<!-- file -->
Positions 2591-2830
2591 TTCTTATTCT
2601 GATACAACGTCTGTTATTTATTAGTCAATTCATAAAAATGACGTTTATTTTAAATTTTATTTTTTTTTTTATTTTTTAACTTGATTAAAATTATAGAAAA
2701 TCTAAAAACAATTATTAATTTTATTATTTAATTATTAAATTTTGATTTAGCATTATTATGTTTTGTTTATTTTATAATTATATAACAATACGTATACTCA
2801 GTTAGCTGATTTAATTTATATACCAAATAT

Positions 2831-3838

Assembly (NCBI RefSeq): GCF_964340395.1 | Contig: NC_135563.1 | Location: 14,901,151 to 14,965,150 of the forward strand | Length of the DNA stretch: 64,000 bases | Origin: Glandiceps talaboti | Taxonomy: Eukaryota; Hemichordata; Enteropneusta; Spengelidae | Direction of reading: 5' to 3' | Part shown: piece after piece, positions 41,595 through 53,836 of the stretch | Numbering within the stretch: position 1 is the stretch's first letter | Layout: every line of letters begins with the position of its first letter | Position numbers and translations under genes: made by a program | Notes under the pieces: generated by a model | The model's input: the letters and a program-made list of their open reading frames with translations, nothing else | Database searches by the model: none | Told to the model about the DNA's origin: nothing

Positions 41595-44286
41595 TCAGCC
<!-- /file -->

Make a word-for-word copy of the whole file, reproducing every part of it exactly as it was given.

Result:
Positions 2591-2830
2591 TTCTTATTCT
2601 GATACAACGTCTGTTATTTATTAGTCAATTCATAAAAATGACGTTTATTTTAAATTTTATTTTTTTTTTTATTTTTTAACTTGATTAAAATTATAGAAAA
2701 TCTAAAAACAATTATTAATTTTATTATTTAATTATTAAATTTTGATTTAGCATTATTATGTTTTGTTTATTTTATAATTATATAACAATACGTATACTCA
2801 GTTAGCTGATTTAATTTATATACCAAATAT

Positions 2831-3838

Assembly (NCBI RefSeq): GCF_964340395.1 | Contig: NC_135563.1 | Location: 14,901,151 to 14,965,150 of the forward strand | Length of the DNA stretch: 64,000 bases | Origin: Glandiceps talaboti | Taxonomy: Eukaryota; Hemichordata; Enteropneusta; Spengelidae | Direction of reading: 5' to 3' | Part shown: piece after piece, positions 41,595 through 53,836 of the stretch | Numbering within the stretch: position 1 is the stretch's first letter | Layout: every line of letters begins with the position of its first letter | Position numbers and translations under genes: made by a program | Notes under the pieces: generated by a model | The model's input: the letters and a program-made list of their open reading frames with translations, nothing else | Database searches by the model: none | Told to the model about the DNA's origin: nothing

Positions 41595-44286
41595 TCAGCC